Latin has been used in official documents for centuries, either in notarial or church records. Because Latin has been the official language of the Catholic Church since its beginning, and because priests were used to reading and writing in Latin, it is common to see the influence of Latin in their writings in different languages.
There are many aspects of the text of old Spanish handwritten parish records that show the influence of Latin. Sometimes, scribes would include certain ecclesiastical phrases relative to sacraments directly in Latin, such as:
Other phrases are included to explain the authority by which the priest is acting in performing the sacrament, such as:
One of the most commonly included phrases used in parish records is ut supra (as above) which is usually used referring to the date already mentioned above in the record.
Regarding notarial records, most wills start with the Latin phrase In Dei Nomine, Amen or In Nomini Domini, Amen (In the name of the Lord, Amen).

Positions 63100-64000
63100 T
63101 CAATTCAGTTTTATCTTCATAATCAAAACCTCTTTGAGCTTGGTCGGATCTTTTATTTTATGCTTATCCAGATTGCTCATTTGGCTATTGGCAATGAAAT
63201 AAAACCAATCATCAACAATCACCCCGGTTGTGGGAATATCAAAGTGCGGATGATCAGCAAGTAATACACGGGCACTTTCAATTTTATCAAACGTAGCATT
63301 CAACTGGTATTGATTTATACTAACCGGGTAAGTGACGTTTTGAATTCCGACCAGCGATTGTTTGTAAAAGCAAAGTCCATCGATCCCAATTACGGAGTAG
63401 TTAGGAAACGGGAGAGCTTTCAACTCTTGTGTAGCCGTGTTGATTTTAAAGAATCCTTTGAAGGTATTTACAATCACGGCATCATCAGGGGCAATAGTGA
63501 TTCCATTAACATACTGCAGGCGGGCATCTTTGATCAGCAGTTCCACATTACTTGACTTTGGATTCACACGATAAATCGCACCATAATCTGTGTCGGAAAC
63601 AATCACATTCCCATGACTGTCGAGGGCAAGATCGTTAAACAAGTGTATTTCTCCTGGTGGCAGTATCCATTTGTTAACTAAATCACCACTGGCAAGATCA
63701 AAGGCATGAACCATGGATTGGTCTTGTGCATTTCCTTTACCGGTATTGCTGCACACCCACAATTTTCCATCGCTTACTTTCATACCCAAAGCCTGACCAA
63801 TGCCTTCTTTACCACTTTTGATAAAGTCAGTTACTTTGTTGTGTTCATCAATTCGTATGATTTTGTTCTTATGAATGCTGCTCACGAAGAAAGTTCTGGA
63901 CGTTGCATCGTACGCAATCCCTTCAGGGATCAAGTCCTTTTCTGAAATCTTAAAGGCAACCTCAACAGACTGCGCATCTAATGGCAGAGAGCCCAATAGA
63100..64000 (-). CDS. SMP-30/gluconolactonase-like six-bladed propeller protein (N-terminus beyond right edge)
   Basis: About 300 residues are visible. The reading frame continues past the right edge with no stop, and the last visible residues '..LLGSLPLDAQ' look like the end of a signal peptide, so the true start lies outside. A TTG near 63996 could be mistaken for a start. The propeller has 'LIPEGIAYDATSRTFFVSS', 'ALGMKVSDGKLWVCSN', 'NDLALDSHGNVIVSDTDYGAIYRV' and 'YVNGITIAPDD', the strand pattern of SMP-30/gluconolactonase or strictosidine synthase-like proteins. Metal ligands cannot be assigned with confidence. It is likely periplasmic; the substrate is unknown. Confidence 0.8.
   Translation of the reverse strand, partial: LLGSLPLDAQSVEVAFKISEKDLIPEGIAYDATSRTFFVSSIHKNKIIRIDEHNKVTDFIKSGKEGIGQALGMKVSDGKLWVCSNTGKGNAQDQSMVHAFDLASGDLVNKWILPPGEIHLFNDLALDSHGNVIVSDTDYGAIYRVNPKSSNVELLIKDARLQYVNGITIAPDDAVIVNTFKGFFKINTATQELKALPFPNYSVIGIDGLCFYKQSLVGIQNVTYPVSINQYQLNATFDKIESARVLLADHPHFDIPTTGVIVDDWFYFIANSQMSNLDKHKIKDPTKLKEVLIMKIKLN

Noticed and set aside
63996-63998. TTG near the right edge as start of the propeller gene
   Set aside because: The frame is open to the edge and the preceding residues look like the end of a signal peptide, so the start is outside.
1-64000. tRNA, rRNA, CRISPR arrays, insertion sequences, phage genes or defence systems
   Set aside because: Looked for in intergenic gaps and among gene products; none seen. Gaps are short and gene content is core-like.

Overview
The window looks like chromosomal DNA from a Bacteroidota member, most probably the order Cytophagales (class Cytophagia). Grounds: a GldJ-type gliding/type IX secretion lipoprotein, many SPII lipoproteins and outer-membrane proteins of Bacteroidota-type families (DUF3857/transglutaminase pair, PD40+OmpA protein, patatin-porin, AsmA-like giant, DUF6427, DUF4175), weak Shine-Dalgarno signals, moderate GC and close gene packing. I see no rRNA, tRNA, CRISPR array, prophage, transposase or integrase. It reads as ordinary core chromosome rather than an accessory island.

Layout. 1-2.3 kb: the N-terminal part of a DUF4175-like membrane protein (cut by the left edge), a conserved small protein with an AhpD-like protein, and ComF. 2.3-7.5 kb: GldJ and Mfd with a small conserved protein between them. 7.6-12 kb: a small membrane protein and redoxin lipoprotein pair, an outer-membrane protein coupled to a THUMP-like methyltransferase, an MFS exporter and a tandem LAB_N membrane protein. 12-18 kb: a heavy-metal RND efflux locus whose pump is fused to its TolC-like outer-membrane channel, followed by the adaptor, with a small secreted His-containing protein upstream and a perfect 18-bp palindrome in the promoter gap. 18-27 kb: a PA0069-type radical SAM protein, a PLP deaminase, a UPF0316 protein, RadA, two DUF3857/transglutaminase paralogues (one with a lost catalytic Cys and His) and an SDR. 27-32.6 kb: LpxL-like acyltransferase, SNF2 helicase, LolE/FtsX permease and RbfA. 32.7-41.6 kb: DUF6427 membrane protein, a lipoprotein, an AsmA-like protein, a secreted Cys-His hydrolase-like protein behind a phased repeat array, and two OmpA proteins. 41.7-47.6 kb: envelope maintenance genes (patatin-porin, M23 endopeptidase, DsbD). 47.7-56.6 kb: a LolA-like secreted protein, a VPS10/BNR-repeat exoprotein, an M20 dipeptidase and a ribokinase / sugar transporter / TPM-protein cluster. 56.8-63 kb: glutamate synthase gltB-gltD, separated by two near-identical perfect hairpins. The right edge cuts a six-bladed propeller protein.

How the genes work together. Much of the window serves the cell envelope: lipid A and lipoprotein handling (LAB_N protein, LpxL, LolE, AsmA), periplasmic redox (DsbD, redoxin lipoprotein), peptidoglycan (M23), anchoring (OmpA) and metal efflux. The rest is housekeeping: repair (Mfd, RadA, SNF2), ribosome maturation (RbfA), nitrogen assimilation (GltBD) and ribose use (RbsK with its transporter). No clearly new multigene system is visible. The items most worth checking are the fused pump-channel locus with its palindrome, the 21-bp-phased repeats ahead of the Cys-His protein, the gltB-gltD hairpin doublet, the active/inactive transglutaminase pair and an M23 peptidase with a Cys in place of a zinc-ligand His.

Some names that in Spanish are written with one vowel could appear spelled with two vowels because of Latin influence, for example: Augustin for Agustin.
Sometimes, it is common to find Spanish words including additional consonants at the end of syllables that occur in the Latin spelling of the word, such as c, and p. For example: baptice for bauticé, and sancto for santo.
The interchangeable use of j and i, and u and v, are very common in earlier records. For example, iglesja for iglesia, and auia for avia (había as spelled correctly).
A very common case of Latin influence is the addition of the letter h in consonant groups such as th, ch, jh, ph. In all of these cases with the exception of ph, adding the h does not change the pronunciation of the letters, since in Spanish the letter h is silent. Thus, Catalina and Cathalina, Chatalina and Chathalina would be possible and pronounced the same.
The case of the use of ph; however, is a little different in the sense that it is used as a unit with a phonetic value equal to that of the letter f, thus the names Phelipe and Felipe would be pronounced the same.
The effect of Latin can also be found in the use of old Latin abbreviation practices in Spanish handwriting. Among the most common Latin abbreviations are those used to replace syllables like com-, con-, pro-, per-, ver-, vir-, ser-, and many others by means of certain symbols. In Spanish records, words such as compadre, convenio, provisor, personas, verdadero, virtudes, servicio could appeared spelled with those symbols.
For additional help with Latin Palaeography see the UK’s National Archives tutorial: